* This sentence has been updated. A previous version stated that Robinson said Tyler could have aspirated.
IU Health's statement
We deny Judy Robinson’s claims and intend to vigorously defend ourselves against the allegations she has made.
IU Health cannot discuss matters in active litigation. We have an obligation to keep patient information and detail of team member employment confidential and will share specifics through structured and unbiased government proceedings rather than the media. We ask that you reserve judgement until all details of the case are reviewed and an outcome reached.
IU Health is working closely with the U.S. Attorney’s Office and has provided all documents, medical records and information requested so that they may review and compare our facts with the allegations made in the case document. We will continue to cooperate should there be additional requests. On February 27, 2015, the government notified the Court that "it is not intervening at this time."
As a trusted leader in caring for people and advancing health, IU Health is responsible for delivering the best care in the safest environment. We are confident in the abilities of our doctors, nurses and broader care team.
U.S. News & World Report has ranked IU Health as one of the best healthcare systems in the nation and in Indiana for 17 consecutive years. Last year IU Health provided safe, high-quality care to more than 1.4 million patients.
“HealthNet has been offering comprehensive primary care and support services to uninsured and underinsured residents in the Indianapolis community for 47 years. Last year, HealthNet provided safe, high quality care to more than 59,200 patients, regardless of their ability to pay. Through our network of eight community-based health centers, five dental centers, an OB/GYN care center, a pediatric and adolescent care center, a maternal-fetal medicine center, nine school-based clinics, and many outreach and support services, HealthNet serves as a medical home for our patients – the majority of whom live at or below 200% of the Federal Poverty Level.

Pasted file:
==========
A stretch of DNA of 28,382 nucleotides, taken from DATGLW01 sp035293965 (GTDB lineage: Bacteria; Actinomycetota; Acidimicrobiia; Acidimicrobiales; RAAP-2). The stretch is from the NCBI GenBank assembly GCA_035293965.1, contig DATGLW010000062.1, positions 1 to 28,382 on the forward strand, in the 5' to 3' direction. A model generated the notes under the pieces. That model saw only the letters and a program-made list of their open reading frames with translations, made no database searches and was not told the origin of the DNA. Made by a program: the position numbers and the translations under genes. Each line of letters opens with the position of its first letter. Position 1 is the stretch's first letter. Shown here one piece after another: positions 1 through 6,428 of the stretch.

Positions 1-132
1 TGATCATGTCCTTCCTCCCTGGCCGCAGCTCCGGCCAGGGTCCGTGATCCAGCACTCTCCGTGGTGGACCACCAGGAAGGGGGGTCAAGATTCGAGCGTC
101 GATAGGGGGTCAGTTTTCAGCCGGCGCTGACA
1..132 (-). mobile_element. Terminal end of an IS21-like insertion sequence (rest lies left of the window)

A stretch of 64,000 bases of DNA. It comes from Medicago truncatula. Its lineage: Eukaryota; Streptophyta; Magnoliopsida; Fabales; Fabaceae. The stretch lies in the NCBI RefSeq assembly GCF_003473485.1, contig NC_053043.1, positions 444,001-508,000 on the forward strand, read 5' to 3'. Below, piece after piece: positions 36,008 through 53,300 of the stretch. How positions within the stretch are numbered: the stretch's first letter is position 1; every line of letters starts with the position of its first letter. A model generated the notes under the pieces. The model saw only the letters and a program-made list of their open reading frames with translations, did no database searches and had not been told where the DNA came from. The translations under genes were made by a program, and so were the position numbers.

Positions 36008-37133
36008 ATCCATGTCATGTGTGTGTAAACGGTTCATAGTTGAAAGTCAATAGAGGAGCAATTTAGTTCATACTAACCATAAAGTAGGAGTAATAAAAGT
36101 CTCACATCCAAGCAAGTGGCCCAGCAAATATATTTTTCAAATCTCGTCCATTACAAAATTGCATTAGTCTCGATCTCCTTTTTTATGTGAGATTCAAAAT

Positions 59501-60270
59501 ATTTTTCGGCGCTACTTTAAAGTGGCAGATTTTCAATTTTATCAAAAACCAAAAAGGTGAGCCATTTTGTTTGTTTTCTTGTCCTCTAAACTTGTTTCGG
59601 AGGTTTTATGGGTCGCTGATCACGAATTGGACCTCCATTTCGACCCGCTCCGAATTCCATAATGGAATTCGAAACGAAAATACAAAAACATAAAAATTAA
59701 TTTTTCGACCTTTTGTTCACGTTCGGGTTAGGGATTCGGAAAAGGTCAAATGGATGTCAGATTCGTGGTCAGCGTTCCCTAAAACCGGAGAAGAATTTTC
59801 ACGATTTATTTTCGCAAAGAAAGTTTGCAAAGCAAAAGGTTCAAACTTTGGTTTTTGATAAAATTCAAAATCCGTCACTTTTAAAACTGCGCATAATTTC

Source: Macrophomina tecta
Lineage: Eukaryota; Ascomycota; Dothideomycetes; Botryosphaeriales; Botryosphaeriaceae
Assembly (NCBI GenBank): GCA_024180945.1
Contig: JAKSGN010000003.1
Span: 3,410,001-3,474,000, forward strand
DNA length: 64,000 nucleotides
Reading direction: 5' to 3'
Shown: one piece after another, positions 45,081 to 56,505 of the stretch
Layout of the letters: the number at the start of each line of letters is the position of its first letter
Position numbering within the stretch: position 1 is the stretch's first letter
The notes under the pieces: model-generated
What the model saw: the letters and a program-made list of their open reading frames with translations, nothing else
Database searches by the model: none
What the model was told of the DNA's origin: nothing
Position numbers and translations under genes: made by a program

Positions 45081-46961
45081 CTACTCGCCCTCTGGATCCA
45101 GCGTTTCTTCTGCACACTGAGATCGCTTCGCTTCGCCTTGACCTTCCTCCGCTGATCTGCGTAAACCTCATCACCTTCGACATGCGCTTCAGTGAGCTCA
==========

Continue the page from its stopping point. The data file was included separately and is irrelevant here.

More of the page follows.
HealthNet is accredited by the Joint Commission, whose accreditation is recognized nationwide as a symbol of quality that reflects an organization’s commitment to achieving and maintaining high quality performance standards. HealthNet has been ranked among the top health centers in the nation for achieving the best overall clinical outcomes and focusing on quality in all aspects of clinical and business operations.
The health and safety of our patients is top priority and we take matters like this seriously. We deny allegations of wrongdoing, but given the litigation, we cannot discuss details. Furthermore, due to our patient’s privacy rights, we cannot comment on care provided to specific patients.
Since we learned of the suit, HealthNet has worked closely with the government to review each of the allegations made, providing documents, medical and billing records, and any other information requested. We intend to continue to cooperate should there be additional requests.
HealthNet provides high quality services to the medically underserved throughout Indianapolis, including maternity patients, providing much needed prenatal care and delivery services with licensed and skilled clinicians. We have the clinical expertise to care for them and it is our privilege. We follow the standards of care developed by the American College of Nurse Midwives and the American College of Obstetrics and Gynecology, and stand by our collaborative model of care whereby physicians and certified nurse-midwives work closely together to deliver the highest quality care.”